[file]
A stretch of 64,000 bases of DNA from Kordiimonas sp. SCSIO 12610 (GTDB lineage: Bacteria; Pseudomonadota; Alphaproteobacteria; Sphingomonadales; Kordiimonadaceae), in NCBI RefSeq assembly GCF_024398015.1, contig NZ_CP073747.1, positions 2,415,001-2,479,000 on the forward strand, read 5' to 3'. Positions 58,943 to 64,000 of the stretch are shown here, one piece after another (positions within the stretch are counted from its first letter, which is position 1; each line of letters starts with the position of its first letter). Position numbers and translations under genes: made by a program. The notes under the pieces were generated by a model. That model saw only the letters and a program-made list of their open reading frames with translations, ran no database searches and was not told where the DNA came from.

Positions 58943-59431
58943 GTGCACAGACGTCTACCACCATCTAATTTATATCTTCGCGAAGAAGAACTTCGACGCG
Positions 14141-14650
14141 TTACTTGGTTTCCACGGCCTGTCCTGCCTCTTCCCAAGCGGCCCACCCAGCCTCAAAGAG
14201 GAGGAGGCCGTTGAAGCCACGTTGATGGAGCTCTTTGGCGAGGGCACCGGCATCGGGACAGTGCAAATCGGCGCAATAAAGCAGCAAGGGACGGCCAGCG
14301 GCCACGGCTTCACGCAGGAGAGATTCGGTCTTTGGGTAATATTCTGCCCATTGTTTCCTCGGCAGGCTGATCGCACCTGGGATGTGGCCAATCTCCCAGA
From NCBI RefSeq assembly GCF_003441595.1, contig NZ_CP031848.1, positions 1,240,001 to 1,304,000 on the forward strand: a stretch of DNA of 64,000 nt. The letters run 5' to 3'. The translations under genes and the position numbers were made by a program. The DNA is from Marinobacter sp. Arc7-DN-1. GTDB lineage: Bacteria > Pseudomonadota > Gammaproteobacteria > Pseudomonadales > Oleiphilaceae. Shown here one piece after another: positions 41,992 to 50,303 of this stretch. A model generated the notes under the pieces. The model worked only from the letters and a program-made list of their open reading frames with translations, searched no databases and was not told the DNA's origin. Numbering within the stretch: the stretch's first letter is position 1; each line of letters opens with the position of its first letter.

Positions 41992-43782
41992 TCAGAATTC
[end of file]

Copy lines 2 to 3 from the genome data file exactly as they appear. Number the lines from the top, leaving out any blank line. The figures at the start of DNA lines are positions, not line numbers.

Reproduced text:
Positions 58943-59431
58943 GTGCACAGACGTCTACCACCATCTAATTTATATCTTCGCGAAGAAGAACTTCGACGCG